Just for fun, a sneak peek

I didn't have a topic planned for today, so just for fun I thought I'd post a bit from the first chapter of my newest book, Wizard's Mischief: Flame. The book is still in the editing stages so what I post here may or may not make the final cut!

Note: Copyright is reserved on all my blog contents except those I don't own such as quotes or excerpts from other people's writing. I especially note that I am the copyright holder of the content posted below and reserve all rights to it.

“Rogan!” a voice behind me shouted.

I quickened my pace--not toward the shouting voice, but away from it. The dirt path beneath my racing feet was dusty; we hadn’t had rain in days, and thanks to Great Aunt Grinnie I knew I’d stay dry today, too. The shouting voice behind me was growing more distant; Cousin Calogera, Great Aunt Grinnie’s one unmarried daughter, wasn’t young enough or fast enough to catch up with me, even if she had been about thirty pounds lighter, which, of course, she wasn’t.

Freedom, in the shape of the dark tangled woods just ahead, loomed. I permitted myself a grin--not a small, tight-lipped sort of smugness, but a wide appreciation for the gift this good day was about to become. Unthinkingly, I risked a glance over my shoulder to make sure Cousin Calogera couldn’t reach me in time to stop me…

...and as I did, a tree root buckled up suddenly from the path in front of me, and I tripped and fell.

To be fair, it was at least the fourth or fifth tree root Cousin C. (you don’t mind if I call her that, right? It’s what I usually called her) had magically pulled up out of the ground and sent my way; but living among minor wizards has its benefits, and one of them is this: you learn to avoid the magic they send at you. With Cousin C., you only have to watch out for tree roots and other buried but living things. She can make a dandelion uproot itself in front of you as a distraction (hey, it worked when I was four) or trip you with tree roots or lace vines in your path, but once you know that’s what she does, it’s easy enough to avoid her little traps. All you have to do is keep your eyes on the ground in front of you. Which, of course, I had just failed to do.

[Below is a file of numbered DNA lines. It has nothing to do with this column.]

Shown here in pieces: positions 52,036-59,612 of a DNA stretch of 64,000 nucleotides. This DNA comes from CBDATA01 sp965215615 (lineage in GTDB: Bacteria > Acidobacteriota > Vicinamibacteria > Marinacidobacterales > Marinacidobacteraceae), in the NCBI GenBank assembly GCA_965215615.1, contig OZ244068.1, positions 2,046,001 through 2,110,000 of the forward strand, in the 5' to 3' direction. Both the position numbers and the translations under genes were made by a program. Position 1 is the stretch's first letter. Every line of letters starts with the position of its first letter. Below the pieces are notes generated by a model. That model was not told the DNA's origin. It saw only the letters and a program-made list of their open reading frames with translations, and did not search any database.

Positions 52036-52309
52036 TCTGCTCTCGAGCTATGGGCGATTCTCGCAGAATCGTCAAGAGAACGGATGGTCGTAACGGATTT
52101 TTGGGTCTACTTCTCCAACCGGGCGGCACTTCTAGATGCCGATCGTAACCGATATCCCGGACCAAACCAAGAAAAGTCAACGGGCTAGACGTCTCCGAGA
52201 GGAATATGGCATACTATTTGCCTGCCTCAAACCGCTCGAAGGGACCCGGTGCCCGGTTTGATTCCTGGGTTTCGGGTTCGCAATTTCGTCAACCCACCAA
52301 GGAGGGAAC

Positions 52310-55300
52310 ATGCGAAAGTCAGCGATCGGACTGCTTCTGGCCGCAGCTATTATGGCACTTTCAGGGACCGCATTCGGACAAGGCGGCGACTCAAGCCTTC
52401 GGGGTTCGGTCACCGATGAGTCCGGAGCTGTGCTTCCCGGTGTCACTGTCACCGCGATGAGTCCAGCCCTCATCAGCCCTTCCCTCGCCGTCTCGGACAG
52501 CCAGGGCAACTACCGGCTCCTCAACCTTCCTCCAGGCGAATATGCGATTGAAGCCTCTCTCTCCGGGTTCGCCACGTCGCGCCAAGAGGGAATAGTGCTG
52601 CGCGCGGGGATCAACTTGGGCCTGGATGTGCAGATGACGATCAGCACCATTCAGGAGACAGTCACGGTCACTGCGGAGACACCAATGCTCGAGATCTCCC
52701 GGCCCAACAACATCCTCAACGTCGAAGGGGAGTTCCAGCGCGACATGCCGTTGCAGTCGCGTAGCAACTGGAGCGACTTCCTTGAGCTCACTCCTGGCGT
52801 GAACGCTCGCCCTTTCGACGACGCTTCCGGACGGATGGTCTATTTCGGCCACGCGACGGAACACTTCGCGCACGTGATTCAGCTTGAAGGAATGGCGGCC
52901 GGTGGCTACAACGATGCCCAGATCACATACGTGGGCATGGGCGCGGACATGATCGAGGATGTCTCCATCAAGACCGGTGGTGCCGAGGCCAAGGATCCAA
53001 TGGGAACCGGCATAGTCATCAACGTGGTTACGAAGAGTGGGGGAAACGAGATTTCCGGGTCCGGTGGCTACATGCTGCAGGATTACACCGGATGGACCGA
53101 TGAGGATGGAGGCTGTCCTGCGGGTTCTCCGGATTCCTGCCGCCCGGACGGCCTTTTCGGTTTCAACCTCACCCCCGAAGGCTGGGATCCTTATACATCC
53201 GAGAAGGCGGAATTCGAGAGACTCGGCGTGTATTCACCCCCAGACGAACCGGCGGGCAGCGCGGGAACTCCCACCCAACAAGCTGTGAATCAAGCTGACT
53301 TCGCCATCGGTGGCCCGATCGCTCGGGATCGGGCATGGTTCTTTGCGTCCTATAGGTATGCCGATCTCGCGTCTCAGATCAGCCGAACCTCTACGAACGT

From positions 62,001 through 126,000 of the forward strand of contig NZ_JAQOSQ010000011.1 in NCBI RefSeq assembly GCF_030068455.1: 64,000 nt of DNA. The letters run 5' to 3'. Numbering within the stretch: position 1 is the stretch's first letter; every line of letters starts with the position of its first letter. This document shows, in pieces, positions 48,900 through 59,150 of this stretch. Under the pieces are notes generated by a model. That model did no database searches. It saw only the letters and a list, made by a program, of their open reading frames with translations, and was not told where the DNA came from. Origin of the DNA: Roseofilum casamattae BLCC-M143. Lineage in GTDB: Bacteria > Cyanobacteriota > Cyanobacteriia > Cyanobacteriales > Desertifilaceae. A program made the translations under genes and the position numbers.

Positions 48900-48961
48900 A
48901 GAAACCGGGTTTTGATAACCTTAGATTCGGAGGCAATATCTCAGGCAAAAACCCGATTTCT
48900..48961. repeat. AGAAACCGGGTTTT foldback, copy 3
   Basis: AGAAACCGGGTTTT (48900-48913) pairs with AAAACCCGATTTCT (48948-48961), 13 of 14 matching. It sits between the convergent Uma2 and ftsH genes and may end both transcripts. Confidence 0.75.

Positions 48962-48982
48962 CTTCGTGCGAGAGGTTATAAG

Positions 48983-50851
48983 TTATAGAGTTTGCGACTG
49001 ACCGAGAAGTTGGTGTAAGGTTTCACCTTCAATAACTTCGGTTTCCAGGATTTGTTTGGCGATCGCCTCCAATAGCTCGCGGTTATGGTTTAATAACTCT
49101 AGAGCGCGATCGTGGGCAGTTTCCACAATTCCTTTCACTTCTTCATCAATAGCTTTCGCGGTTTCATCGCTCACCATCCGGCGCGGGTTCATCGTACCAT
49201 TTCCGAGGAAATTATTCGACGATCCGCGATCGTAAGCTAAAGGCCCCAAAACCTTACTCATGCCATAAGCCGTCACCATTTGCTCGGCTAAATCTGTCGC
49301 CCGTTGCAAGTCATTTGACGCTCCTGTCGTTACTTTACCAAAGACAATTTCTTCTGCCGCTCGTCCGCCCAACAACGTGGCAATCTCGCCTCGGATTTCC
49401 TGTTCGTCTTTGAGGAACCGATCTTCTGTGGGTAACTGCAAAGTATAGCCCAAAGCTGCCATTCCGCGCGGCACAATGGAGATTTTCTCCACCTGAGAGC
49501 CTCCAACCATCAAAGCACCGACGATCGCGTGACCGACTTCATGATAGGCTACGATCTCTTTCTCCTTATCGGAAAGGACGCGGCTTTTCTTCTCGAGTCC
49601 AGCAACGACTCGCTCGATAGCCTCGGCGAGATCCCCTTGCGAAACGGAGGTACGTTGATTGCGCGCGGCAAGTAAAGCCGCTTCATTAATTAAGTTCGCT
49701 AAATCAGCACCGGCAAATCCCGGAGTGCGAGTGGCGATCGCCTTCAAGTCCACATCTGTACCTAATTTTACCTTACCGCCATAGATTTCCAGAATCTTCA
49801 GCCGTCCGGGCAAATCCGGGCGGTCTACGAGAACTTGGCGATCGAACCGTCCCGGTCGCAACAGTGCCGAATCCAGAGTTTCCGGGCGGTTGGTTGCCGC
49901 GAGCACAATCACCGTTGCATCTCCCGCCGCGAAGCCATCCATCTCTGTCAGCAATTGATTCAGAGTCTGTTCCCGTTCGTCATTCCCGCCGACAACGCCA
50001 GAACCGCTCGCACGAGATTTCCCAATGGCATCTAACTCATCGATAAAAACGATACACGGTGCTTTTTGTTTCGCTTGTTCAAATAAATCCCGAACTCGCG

Cousin C. was still way behind me. I could easily have leapt up and resumed my flight, but that wouldn’t be playing fair. I have a great belief in the importance of fair play. Great Aunt Grinnie thinks it’s because she and my late Great Uncle Gorry raised me to believe in being fair, but certain childhood memories of mine don’t seem to support that theory. In any case, I just sat there on the ground and waited for Cousin C. to catch up to me. She knew perfectly well that I would wait, too, and so she took her time.

When she did finally arrive, she was out of breath, panting heavily, her face twinkling with perspiration. Pausing in front of me, she put her hands on her hips in a gesture of exasperation that had been familiar to me since my toddler days. “Just what do you think you’re doing, Rogan Jems Brandle?”




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